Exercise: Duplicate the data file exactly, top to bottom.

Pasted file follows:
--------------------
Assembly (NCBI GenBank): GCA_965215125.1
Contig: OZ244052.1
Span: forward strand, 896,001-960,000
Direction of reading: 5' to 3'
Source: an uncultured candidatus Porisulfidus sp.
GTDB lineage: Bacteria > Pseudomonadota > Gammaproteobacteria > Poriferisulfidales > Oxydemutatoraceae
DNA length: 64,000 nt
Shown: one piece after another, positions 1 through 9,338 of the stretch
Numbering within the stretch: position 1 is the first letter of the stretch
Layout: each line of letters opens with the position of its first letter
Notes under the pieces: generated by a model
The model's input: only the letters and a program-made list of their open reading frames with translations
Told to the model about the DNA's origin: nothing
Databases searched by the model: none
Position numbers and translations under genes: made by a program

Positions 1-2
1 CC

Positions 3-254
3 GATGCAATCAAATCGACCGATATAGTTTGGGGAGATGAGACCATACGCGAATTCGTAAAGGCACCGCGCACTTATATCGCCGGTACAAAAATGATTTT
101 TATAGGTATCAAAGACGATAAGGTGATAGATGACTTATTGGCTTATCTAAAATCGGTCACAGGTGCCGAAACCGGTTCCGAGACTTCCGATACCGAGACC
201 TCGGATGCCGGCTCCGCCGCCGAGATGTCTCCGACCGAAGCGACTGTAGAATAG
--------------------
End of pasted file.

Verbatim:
Assembly (NCBI GenBank): GCA_965215125.1
Contig: OZ244052.1
Span: forward strand, 896,001-960,000
Direction of reading: 5' to 3'
Source: an uncultured candidatus Porisulfidus sp.
GTDB lineage: Bacteria > Pseudomonadota > Gammaproteobacteria > Poriferisulfidales > Oxydemutatoraceae
DNA length: 64,000 nt
Shown: one piece after another, positions 1 through 9,338 of the stretch
Numbering within the stretch: position 1 is the first letter of the stretch
Layout: each line of letters opens with the position of its first letter
Notes under the pieces: generated by a model
The model's input: only the letters and a program-made list of their open reading frames with translations
Told to the model about the DNA's origin: nothing
Databases searched by the model: none
Position numbers and translations under genes: made by a program

Positions 1-2
1 CC

Positions 3-254
3 GATGCAATCAAATCGACCGATATAGTTTGGGGAGATGAGACCATACGCGAATTCGTAAAGGCACCGCGCACTTATATCGCCGGTACAAAAATGATTTT
101 TATAGGTATCAAAGACGATAAGGTGATAGATGACTTATTGGCTTATCTAAAATCGGTCACAGGTGCCGAAACCGGTTCCGAGACTTCCGATACCGAGACC
201 TCGGATGCCGGCTCCGCCGCCGAGATGTCTCCGACCGAAGCGACTGTAGAATAG